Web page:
Pediatric readmission rates by hospital type for 17 diagnoses

Mackenzie Bean - Print  | 

Readmission rates among pediatric patients with the same diagnosis vary greatly based on hospital type, according to a study published in the Journal of Hospital Medicine. 

A team of researchers led by Amanda Montalbano, MD, a physician in the division of urgent care and department of pediatrics at Kansas City, Mo.-based Children's Mercy Hospital conducted the study. Researchers calculated average readmission rates and corresponding Achievable Benchmarks of Care for the 17 most common readmission diagnoses in patients under age 18. ABCs are used to establish realistic quality performance benchmarks for hospitals.

Researchers looked at 690,949 discharges at 525 metropolitan teaching hospitals, 552 metropolitan nonteaching hospitals and 587 nonmetropolitan hospitals. The discharges occurred between Jan. 1 and Nov. 30, 2014, and were recorded in the Healthcare Utilization Project 2014 Nationwide Readmissions Database.

Researchers found significant variation in readmission rates between hospitals. However, sickle cell disease had the highest readmission rate across all hospital types. They concluded that it is important to take hospital types into account when establishing quality benchmarks, such as ABCs.

Here is a breakdown of average readmission rate based on hospital type:

Appendectomy

Metropolitan teaching hospitals: 4.8 percent

Metropolitan nonteaching hospitals: 4.4 percent

Nonmetropolitan hospitals: 4.1 percent

Tonsil and adenoid procedures

Metropolitan teaching hospitals: 4 percent

Metropolitan nonteaching hospitals: 1.9 percent

Nonmetropolitan hospitals: 2.6 percent

Viral illness

Metropolitan teaching hospitals: 4.7 percent

Metropolitan nonteaching hospitals: 2.2 percent

Nonmetropolitan hospitals: 3 percent

Infections of upper respiratory tract

Metropolitan teaching hospitals: 4.7 percent

Metropolitan nonteaching hospitals: 2.7 percent

Nonmetropolitan hospitals: 1.5 percent

Bronchiolitis

Metropolitan teaching hospitals: 4.4 percent

Metropolitan nonteaching hospitals: 1.5 percent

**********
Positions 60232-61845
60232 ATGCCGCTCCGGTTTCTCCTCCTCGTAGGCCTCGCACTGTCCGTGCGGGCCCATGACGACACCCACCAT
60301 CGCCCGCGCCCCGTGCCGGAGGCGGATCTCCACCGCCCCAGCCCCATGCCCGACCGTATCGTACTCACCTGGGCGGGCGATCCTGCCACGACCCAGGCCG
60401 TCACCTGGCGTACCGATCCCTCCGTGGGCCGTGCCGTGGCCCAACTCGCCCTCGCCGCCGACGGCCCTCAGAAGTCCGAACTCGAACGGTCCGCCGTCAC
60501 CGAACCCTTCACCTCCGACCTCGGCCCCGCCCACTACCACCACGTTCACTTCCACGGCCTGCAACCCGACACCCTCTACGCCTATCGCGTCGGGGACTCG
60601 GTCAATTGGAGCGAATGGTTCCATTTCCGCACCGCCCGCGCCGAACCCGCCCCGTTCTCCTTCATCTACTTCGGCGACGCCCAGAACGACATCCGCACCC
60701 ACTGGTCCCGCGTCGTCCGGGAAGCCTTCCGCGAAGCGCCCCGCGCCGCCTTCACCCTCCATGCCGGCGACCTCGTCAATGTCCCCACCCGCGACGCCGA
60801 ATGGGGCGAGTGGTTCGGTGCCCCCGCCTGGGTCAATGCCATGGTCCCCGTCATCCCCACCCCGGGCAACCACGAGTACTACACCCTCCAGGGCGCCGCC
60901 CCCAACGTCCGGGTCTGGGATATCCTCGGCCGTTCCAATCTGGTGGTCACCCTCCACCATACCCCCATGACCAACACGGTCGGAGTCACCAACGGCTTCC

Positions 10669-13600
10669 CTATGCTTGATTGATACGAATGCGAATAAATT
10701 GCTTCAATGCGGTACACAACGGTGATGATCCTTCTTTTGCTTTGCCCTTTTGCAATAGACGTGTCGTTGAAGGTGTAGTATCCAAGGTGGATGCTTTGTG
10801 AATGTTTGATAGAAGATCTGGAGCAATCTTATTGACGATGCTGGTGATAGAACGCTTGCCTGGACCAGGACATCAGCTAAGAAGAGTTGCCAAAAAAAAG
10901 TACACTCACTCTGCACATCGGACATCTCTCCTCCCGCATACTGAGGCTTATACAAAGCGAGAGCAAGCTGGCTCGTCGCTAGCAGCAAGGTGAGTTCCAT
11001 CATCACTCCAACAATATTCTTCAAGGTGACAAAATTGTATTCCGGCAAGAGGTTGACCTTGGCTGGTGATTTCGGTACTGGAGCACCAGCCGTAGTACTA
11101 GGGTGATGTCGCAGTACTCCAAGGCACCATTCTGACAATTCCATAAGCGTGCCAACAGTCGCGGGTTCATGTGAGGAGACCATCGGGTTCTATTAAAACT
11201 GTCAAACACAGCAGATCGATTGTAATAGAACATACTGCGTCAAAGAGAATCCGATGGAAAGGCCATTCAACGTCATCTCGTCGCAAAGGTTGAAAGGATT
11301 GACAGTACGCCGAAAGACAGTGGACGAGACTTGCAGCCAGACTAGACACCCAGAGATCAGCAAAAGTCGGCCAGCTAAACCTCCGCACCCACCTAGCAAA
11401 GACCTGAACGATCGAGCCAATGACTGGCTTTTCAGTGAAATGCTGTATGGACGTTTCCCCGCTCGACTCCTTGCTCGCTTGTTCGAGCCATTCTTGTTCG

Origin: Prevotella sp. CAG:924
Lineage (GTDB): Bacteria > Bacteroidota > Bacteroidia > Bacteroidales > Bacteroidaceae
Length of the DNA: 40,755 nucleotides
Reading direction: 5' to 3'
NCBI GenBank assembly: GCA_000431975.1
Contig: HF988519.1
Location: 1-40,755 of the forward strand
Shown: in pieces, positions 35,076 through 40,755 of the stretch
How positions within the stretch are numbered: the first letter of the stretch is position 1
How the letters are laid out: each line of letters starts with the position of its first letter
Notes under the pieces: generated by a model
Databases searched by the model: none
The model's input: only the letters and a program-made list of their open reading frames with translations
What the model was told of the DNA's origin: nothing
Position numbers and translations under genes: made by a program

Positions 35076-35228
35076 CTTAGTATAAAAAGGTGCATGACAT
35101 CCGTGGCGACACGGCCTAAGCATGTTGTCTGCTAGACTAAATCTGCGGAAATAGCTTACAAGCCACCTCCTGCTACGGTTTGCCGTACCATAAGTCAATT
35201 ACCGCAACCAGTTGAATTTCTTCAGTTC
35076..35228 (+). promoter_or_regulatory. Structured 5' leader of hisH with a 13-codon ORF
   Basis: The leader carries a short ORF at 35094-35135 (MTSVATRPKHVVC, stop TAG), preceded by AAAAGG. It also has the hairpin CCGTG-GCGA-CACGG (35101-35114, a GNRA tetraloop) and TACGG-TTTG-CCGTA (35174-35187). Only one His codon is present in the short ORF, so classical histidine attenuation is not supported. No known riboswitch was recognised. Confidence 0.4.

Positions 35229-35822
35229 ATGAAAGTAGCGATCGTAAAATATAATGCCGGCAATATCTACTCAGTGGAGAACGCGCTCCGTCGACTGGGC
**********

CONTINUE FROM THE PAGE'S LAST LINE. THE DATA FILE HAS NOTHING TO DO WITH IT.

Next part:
Nonmetropolitan hospitals: 1.6 percent

Pneumonia

Metropolitan teaching hospitals: 4.2 percent

Metropolitan nonteaching hospitals: 2.4 percent

Nonmetropolitan hospitals: 1.6 percent

Nonbacterial gastroenteritis

Metropolitan teaching hospitals: 5.5 percent

Metropolitan nonteaching hospitals: 2.9 percent

Nonmetropolitan hospitals: 2.2 percent

Hypovolemia and related electrolyte disorders

Metropolitan teaching hospitals: 7.7 percent

Metropolitan nonteaching hospitals: 3.9 percent

Nonmetropolitan hospitals: 1.6 percent

Kidney and urinary tract infections

Metropolitan teaching hospitals: 4.7 percent

Metropolitan nonteaching hospitals 3.7 percent

Nonmetropolitan hospitals: 1 percent

Asthma

Metropolitan teaching hospitals: 2.6 percent

Metropolitan nonteaching hospitals: 1.8 percent

Nonmetropolitan hospitals: 1.1 percent

Diabetes

Metropolitan teaching hospitals: 5 percent

Metropolitan nonteaching hospitals: 4.3 percent

Nonmetropolitan hospitals: 6.3 percent

Seizure

Metropolitan teaching hospitals: 6.3 percent

Metropolitan nonteaching hospitals: 4.2 percent

Nonmetropolitan hospitals: 3.4 percent

Sickle cell anemia crisis

Metropolitan teaching hospitals: 15.7 percent

Metropolitan nonteaching hospitals: 14.7 percent

Nonmetropolitan hospitals: 12.8 percent

Bipolar disorders

Metropolitan teaching hospitals: 8.9 percent

Metropolitan nonteaching hospitals: 11.7 percent

Nonmetropolitan hospitals: 4.8 percent

Childhood behavioral disorders

Metropolitan teaching hospitals: 7.6 percent

Metropolitan nonteaching hospitals: 4.3 percent

Nonmetropolitan hospitals: 2.9 percent

Depression except major depressive disorder

Metropolitan teaching hospitals: 5.6 percent

Metropolitan nonteaching hospitals: 3.2 percent

Nonmetropolitan hospitals: 1.9 percent

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